Thursday, October 11, 2007

Pecan Waffles (Page 653)

  • Date: Sunday, October 7, 2007 -- 12pm
  • Location: Bloomington, IN
  • Kitchen: My Apartment
  • Dining Companions: Matty, Chuck, Lynn, Paul K, Beth, Ayelet, Michael L, Daniel L, Ann, Tricia, Chris H, Jim, Marcia, Mike M, and Teresa
  • Recipe Rating: B

I made these waffles for the big brunch last Sunday. They were fine, although a bit odd. The slightly bitter flavor of pecans, plus the fermented flavor of the yeast and the tang of the buttermilk made them a little too sour for me. I think they would have been improved by removing the pecans. The finest quality of these waffles was their crispness, which was impressive. Probably taking out the pecans would produce less crispy waffles, but one can always add crispness by adding some cornmeal. I expected there waffles to be a bit more doughy, and have a nice rise in them from the yeast, but they turned out quite thin. There's nothing wrong with that, but it isn't what I would normally expect from a yeast waffle. The other odd thing about this recipe, is that it claims to serve 6, but it makes a ton of waffles! They must have tested this recipe with 6 seriously hungry people, because I can't even imagine 6 people eating this many waffles. It was easily enough waffles for 10 people, or more... Overall, these waffles were fine, but I certainly won't be replacing my standard waffles recipe with this one.

The recipe in The Book is similar to this one, except without the pineapple and with only 1 cup of pecans rather than 1 and a half cups.

One of my colleagues told me the other day that although his daughter likes to cook, he is hesitant about encouraging her to learn because he doesn't want her to end up being in a relationship someday where she has the role of doing all the cooking. I understand his point, I do, but it's so distant from the way that I feel about things that it was a bit hard for me to comprehend. I am the half of my relationship that does all of the cooking. My special friend cooked for me once (macaroni and cheese from a box, which I actually love!), and occasionally he helps me out in the kitchen, but essentially I do all the cooking. And honestly, it's not just that I don't mind doing the cooking, but I actually like it this way. For one thing, I love to cook. But even more than that, I love cooking for someone who will really enjoy eating it. I suppose it is a testimony to the fact that I really do get joy out of cooking for him that I am still making him food even though he lives a thousand miles away. Tonight I made a huge pot of black bean chili, some of which I put in the fridge for myself, and much of which I packed carefully in individual servings in the freezer. There are many, many frozen entrees to choose from these days. Periodically these frozen lunches/dinners get transported to Boston when one of us flies from here to there. We even have a little cooler than can be zipped up and checked.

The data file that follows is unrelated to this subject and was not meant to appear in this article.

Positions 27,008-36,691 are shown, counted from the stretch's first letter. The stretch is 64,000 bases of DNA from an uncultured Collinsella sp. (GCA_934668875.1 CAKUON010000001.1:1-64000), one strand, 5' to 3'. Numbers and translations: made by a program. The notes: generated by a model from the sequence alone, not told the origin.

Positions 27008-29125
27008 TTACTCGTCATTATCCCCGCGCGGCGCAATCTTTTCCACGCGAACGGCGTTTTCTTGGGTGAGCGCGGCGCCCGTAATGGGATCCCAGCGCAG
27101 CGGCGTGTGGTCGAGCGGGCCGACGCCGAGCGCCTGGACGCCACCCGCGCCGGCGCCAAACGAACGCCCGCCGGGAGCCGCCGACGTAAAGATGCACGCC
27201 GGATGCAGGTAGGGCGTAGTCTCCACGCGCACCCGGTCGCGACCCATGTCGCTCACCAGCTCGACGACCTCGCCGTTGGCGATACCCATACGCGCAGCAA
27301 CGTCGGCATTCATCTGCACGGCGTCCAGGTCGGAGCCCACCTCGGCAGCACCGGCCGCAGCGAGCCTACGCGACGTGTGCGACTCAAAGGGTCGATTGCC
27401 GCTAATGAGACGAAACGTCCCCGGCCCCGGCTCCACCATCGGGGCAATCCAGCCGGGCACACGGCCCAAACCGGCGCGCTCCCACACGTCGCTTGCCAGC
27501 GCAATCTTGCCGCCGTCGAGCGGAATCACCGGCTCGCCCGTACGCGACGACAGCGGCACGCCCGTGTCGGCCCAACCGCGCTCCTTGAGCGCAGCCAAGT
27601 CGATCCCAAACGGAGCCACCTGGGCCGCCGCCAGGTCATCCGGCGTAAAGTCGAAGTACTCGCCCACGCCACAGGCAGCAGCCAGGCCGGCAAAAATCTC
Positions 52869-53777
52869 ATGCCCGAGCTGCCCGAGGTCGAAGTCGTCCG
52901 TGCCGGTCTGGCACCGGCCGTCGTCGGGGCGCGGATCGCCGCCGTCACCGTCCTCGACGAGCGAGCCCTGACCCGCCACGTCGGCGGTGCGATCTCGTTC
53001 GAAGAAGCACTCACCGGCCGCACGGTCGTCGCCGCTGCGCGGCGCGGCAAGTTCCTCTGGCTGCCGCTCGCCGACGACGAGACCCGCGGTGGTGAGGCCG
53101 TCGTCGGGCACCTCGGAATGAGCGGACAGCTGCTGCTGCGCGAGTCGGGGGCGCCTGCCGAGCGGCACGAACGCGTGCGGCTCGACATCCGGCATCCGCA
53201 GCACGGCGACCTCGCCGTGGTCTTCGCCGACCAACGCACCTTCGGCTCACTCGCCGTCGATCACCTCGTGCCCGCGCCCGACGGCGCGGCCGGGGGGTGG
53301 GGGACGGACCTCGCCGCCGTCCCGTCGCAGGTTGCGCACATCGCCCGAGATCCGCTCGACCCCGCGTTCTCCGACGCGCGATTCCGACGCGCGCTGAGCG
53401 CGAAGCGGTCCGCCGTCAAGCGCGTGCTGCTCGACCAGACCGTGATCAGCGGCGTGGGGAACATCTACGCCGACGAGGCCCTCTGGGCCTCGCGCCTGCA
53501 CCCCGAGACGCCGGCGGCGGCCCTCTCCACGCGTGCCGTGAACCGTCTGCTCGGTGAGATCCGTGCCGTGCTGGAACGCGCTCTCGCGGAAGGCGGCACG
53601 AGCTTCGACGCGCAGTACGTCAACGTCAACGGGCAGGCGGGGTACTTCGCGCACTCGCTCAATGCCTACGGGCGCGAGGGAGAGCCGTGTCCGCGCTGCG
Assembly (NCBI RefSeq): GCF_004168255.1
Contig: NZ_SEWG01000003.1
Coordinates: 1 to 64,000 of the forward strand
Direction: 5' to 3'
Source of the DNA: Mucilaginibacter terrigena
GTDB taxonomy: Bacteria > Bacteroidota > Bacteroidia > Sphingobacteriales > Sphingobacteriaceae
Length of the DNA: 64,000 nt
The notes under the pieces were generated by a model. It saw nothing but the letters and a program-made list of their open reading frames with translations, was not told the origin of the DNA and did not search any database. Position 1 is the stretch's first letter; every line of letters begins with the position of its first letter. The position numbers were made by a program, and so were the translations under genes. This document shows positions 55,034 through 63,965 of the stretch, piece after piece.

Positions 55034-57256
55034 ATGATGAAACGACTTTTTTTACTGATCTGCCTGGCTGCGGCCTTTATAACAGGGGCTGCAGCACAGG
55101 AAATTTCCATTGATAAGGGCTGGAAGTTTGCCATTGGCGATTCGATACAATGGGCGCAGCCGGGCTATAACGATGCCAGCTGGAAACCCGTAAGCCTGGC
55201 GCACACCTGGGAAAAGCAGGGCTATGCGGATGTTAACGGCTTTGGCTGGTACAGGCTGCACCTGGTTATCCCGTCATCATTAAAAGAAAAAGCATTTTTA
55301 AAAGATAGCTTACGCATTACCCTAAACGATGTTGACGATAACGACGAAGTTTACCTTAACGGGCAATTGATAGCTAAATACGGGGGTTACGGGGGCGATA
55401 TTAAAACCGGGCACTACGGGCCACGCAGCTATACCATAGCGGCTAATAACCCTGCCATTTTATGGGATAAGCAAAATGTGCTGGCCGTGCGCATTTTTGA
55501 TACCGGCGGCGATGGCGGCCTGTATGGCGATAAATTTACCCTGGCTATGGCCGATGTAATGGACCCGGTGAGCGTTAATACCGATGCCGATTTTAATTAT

It seems to me that it's only a bad thing to be that person who makes dinner if you don't like making dinner!


vero said...

Your colleague made me angry. (Which is great because I was trying to wake up!)

For me "Women's liberation" (or whatever you want to call it) is about choice.

Anonymous said...

First, even if the waffles weren't great they LOOK great.

Second, women DO have the right to choose their own paths and/or skill sets, as do men. I hate when parents dictate to their children rather than encouraging them. Seems ridiculous to me.

Third, my girlfriend cooks well, but doesn't enjoy it. She likes when I cook, I like to cook, and we're both happy with the arrangement.

-mr. anonymous

Teena said...

Yeah I agree. It seems sad to discourage a child from doing something that they enjoy for a reason like that.

Melanie said...

I agree that it is about choice. Since I'm low on money and time, cooking has turned into my hobby lately.

However, I am currently in a relationship where money is tight. So we agree that we should try to eat out less...and since I'm the one that has the cooking skills (thank you, 4-H) I end up in charge of food prep all the time. It is nice that he admits his ignorance and does the dishes every time, but I'm starting to resent the fact that I'm the one that has the skills that are continually exploited. I know I should just stop cooking, but it doesn't seem to be a feasible choice right now because we still have to eat. Arghhh!

Teena said...

Hey Mel-

You should make a point of teaching him to cook! It's only fair that he should cook too if you don't want to. If you give him lessons, he will have no excuse!